No, no. She'd done it right. So what had gone wrong? Maybe… then Wren remembered what Albus had been up to all summer and it suddenly made sense.
Albus pointed his own wand at the wound, about to cast the spell himself. Wren swatted his wand away and started unbuttoning his sleeve.
"Wren, what are you doing?"
"Your arm bands, Albus. Take them off!"
Albus dropped his wand and pulled at his sleeve too. “I can’t do it with one hand. Help me!”
There were at least five bound to his arm. Wren had a hard time stretching them so they didn't rub against the dissolving skin between his thumb and forefinger.
She tried the healing spell again. This time it slowed the darkening of his skin, which was now up to his wrist, but the wound was still ugly and open. Albus swayed on his feet.
"Get Madame Pomfrey. I think I need..."
Albus turned pale and fainted in the corridor.
Madame Pomfrey met them at the entrance of the Hospital Wing and took over the levitation spell, immediately setting him down on a gurney.
Wren was frantic. "He's got anti-hex bracelets that kept the healing spell from working. I think he's got them on his legs too."
As the nurse rolled the gurney into position, Wren called out, "Take his pants off! Check all over!"
Pomfrey arched her eyebrows and shut the curtain, blocking Wren from everything.
Wren fell back into one of the chairs along the wall, exhausted. She’d never been more thankful for Wingardium Leviosa in her entire life. Under pressure, her spells had worked.
A few minutes later - hours - days - Pomfrey came out. "Thank you for your help, Miss Longbottom. If I hadn't known to look for the anti-hex bands, he might have lost an arm."
"How is he?"
"Sleeping." Pomfrey gave Wren a once-over, noting her damp clothes, the dried muck in her hair.
"You were out doing detention, I gather?"
"For Mister Summers," Wren said. “We were sent to unclog drains and all these flesh-eating rabbits came out of the walls. One bit him. Is there anything I can do to help?”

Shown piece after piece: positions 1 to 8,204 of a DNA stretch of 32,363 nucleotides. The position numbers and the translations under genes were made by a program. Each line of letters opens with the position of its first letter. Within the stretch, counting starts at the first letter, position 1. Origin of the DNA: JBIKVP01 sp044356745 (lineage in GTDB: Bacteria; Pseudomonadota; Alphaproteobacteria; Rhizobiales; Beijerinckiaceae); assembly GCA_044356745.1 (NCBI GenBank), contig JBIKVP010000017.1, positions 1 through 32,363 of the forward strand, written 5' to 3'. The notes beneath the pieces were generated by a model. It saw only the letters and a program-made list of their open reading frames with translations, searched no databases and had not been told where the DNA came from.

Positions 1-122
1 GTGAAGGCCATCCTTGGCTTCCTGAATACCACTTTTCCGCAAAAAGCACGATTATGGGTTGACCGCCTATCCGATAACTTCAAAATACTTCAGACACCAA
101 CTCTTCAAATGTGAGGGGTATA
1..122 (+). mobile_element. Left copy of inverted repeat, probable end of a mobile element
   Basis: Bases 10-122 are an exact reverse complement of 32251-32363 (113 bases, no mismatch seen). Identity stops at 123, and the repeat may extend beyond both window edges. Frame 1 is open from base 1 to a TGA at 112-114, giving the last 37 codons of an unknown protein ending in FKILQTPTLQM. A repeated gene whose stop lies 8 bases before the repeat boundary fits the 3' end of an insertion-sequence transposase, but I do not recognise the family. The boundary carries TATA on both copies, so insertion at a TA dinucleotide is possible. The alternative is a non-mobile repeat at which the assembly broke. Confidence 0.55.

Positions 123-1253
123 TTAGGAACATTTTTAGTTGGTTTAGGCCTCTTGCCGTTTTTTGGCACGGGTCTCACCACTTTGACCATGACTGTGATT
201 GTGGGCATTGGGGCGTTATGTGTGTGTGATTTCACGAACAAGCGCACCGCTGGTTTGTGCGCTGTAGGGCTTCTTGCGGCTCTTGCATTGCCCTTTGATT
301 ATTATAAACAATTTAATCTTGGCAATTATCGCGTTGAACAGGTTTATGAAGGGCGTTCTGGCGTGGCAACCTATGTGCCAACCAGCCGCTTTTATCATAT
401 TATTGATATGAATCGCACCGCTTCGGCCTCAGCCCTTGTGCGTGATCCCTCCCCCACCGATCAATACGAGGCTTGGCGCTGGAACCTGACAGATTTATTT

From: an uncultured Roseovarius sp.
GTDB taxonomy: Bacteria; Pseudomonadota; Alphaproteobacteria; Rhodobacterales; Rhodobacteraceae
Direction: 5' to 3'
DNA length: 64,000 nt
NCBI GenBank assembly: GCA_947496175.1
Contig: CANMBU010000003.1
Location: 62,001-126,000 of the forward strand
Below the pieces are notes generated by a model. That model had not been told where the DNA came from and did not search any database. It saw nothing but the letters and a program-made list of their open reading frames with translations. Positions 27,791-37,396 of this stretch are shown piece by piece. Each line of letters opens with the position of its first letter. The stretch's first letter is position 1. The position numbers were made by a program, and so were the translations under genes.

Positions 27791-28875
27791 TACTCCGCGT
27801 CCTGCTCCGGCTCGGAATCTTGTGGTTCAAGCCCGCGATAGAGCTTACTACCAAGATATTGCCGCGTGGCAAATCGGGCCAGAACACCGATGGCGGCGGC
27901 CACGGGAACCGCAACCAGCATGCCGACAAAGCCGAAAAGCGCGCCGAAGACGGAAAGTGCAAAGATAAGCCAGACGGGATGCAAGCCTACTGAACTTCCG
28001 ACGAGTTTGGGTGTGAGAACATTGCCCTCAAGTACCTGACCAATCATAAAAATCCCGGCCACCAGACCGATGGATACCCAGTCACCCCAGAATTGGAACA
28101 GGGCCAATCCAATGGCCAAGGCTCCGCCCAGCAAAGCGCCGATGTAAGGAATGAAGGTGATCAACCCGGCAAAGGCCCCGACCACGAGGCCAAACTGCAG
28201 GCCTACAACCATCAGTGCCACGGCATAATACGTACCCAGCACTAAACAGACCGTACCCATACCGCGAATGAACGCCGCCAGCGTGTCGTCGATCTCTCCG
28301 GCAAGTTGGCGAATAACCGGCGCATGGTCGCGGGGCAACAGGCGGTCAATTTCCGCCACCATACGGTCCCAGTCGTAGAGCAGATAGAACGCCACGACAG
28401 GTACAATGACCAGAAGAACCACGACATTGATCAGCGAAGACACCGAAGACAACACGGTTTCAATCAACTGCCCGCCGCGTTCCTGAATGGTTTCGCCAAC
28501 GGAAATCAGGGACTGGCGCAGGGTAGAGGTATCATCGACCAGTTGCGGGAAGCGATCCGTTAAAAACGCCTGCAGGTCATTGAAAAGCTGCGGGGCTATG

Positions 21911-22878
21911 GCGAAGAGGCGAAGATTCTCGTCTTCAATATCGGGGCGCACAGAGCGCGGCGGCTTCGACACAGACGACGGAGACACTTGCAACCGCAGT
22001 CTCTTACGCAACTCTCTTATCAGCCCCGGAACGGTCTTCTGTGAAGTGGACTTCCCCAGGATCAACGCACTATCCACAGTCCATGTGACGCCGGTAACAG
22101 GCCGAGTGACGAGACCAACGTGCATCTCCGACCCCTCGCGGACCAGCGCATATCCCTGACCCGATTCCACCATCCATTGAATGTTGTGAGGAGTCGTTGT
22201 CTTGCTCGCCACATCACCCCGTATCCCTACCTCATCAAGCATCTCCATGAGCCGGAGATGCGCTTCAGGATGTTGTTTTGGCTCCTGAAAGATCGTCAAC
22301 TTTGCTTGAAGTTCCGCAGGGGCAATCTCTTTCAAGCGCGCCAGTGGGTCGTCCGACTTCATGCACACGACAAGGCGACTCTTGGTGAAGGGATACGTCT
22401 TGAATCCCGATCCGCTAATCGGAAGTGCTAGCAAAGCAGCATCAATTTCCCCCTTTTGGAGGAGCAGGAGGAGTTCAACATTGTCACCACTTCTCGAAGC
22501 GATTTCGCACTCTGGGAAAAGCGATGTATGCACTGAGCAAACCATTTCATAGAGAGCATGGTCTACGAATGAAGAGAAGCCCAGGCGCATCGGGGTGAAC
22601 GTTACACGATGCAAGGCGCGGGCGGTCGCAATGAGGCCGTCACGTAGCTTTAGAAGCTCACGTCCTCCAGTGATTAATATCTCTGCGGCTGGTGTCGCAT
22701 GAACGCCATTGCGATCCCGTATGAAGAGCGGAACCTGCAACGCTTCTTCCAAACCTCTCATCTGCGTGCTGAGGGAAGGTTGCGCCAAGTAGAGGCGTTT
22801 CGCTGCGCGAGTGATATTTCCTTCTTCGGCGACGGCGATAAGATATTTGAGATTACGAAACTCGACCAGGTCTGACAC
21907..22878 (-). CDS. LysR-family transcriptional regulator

"You can go back to your common room and get cleaned up." Pomfrey scribbled a note and gave it to Wren. "This will excuse you from being out past curfew. Don't worry about Mr. Potter. He'll be right as rain in the morning."
Wren reluctantly took the parchment out of the older woman’s hand as Madame Pince came in.
"Ahh, Poppy!" The old librarian noticed Wren and frowned. "Am I interrupting something?"
Wren wanted to ask her why she'd lied to everyone about not seeing them in the library on Saturday. But she was exhausted and wet, and cold. All she wanted now was a hot shower and some sleep. So instead, she just said, "No," and headed to the door. As she left, she overheard the old woman speaking in hushed tones to the nurse. Wren turned curiously, wondering what they were talking about so late at night. Pince must have noticed, because she suddenly stopped and looked up. Wren shuddered and left quickly. The old librarian’s eyes reminded her of the baby rabbit monsters, dark and empty.
The fat lady was so tired that she barely bat an eye at Wren's second visit that night, and was already asleep by the time the frame creaked shut. On her way up the stairs to the dorm, she could hear the drip of the faucets behind the stone walls, now that she knew what to listen for. She bet Galleons that the castle was never going to sound the same to her ever again.
A/N: Must thank my wonderful betas, ladybirdflying and CambAngst for their patience and persisitence. Also thank you to 1917Farmgirl and Writeyourheartout for those word races that helped get this thing done!
If there's anything at all you want to comment on, the little box below would love to be filled with words. Thanks for reading!